Mormon


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Related to Mormon: Book of Mormon

Mor·mon

 (môr′mən) Mormon Church
n.
1. An ancient prophet believed to have compiled a sacred history of the Americas, which was translated and published by Joseph Smith as the Book of Mormon in 1830.
2. A member of the Mormon Church. Also called Latter-day Saint.
adj.
Of or relating to the Mormons, their religion, or the Mormon Church.

Mor′mon·ism n.

Mormon

(ˈmɔːmən)
n
1. (Christian Churches, other) a member of the Church of Jesus Christ of Latter-day Saints, founded in 1830 at La Fayette, New York, by Joseph Smith
2. (Christian Churches, other) a prophet whose supposed revelations were recorded by Joseph Smith in the Book of Mormon
adj
(Christian Churches, other) of or relating to the Mormons, their Church, or their beliefs
ˈMormonism n

Mor•mon

(ˈmɔr mən)

n.
1. the popular name given to a member of the Church of Jesus Christ of Latter-day Saints.
2. See under Book of Mormon.
adj.
3. of or pertaining to the Mormons or their beliefs.
Mor′mon•ism, n.
ThesaurusAntonymsRelated WordsSynonymsLegend:
Noun1.Mormon - the ancient prophet whose writings were revealed to Joseph Smith who founded the Church of Jesus Christ of Latter-Day Saints
2.Mormon - a member of the Church of Jesus Christ of Latter-Day Saints
Church of Jesus Christ of Latter-Day Saints, Mormon Church, Mormons - church founded by Joseph Smith in 1830 with headquarters in Salt Lake City, Utah
Protestant - an adherent of Protestantism
Adj.1.Mormon - of or pertaining to or characteristic of the Mormon Church; "Mormon leaders"; "the former Mormon practice of polygamy"
faith, religion, religious belief - a strong belief in a supernatural power or powers that control human destiny; "he lost his faith but not his morality"
Translations
mormon
Mormon
mormoni

Mormon

[ˈmɔːmən]
A. ADJmormón
B. Nmormón/ona m/f

Mormon

[ˈmɔːrmən]
adj [church, family] → mormon(e)
nmormon(e) m/f

Mormon

adjmormonisch, Mormonen-; doctrineder Mormonen; Mormon churchMormonenkirche f
nMormone m, → Mormonin f

Mormon

[ˈmɔːmən] n & adjmormone (m/f)
References in classic literature ?
If Ladd was a Mormon, I guess he could have every woman in North Riverboro that's a suitable age, accordin' to what my cousins say," remarked Mrs.
On leaving Omaha, it passes along the left bank of the Platte River as far as the junction of its northern branch, follows its southern branch, crosses the Laramie territory and the Wahsatch Mountains, turns the Great Salt Lake, and reaches Salt Lake City, the Mormon capital, plunges into the Tuilla Valley, across the American Desert, Cedar and Humboldt Mountains, the Sierra Nevada, and descends, via Sacramento, to the Pacific--its grade, even on the Rocky Mountains, never exceeding one hundred and twelve feet to the mile.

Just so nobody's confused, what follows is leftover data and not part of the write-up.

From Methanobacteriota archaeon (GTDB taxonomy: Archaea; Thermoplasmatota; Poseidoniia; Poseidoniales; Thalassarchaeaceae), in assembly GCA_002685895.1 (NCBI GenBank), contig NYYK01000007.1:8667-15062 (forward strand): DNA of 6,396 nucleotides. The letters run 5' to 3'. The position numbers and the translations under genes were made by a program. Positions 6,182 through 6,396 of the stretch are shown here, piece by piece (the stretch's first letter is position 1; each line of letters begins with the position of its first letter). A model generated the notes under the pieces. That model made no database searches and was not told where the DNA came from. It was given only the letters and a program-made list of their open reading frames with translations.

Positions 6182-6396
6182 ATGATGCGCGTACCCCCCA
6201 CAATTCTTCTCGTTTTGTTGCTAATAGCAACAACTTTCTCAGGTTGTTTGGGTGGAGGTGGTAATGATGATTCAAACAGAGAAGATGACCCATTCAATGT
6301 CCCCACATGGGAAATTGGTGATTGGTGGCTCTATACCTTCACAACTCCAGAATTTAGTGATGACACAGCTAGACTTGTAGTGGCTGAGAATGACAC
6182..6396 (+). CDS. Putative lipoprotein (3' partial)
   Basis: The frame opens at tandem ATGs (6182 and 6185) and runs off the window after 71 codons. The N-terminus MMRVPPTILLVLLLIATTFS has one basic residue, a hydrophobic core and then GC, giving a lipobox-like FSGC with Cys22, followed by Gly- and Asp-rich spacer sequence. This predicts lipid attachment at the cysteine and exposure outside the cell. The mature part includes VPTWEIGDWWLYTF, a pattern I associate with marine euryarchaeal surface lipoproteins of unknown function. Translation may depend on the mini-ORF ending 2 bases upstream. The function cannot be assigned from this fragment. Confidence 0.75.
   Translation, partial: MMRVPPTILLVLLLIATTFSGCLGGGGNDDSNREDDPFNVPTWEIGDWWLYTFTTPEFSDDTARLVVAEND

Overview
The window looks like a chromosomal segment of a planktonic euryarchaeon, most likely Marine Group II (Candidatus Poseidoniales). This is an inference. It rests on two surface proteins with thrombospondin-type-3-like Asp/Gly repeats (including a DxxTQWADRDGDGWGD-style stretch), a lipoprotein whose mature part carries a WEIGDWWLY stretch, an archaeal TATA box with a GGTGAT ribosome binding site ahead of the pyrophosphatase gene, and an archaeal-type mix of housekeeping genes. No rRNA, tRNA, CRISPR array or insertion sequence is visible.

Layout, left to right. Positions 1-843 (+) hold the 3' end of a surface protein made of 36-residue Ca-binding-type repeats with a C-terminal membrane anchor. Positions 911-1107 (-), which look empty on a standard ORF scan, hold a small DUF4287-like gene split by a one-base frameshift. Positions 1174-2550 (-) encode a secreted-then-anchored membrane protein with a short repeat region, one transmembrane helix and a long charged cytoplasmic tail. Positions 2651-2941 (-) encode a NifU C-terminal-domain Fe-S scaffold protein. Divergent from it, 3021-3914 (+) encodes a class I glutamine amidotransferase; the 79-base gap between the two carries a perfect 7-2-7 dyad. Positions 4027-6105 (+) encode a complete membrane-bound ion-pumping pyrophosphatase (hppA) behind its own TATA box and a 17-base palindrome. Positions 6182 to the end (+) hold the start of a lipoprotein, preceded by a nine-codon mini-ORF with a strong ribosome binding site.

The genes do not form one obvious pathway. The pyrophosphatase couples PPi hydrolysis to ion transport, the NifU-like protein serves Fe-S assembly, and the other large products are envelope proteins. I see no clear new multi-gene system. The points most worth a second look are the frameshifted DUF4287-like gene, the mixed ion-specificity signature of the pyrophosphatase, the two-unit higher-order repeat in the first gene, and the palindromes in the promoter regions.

Between Omaha and the Pacific the railway crosses a territory which is still infested by Indians and wild beasts, and a large tract which the Mormons, after they were driven from Illinois in 1845, began to colonise.
It was eight o'clock when the train passed through the defiles of the Humboldt Range, and half-past nine when it penetrated Utah, the region of the Great Salt Lake, the singular colony of the Mormons.
The prophet Adams--once an actor, then several other things, afterward a Mormon and a missionary, always an adventurer--remains at Jaffa with his handful of sorrowful subjects.
Several such clusters were praying, and in one the Mormon missionary was exhorting.
He looked and saw the Mormon church careering drunkenly a hundred feet away.
The Danites, taking their name from the avenging angels of the Mormon mythology, sprang up in the mountains of the Great West and spread over the Pacific Coast from Panama to Alaska.
Brayne was an atheist or a Mormon or a Christian Scientist; but he was ready to pour money into any intellectual vessel, so long as it was an untried vessel.
The Mormons hadn't got bad yet, and they were good to us.
We are the Mormons," answered his companions with one voice.
Their escort did not halt, however, but pushed on, followed by a great crowd of Mormons, until they reached a waggon, which was conspicuous for its great size and for the gaudiness and smartness of its appearance.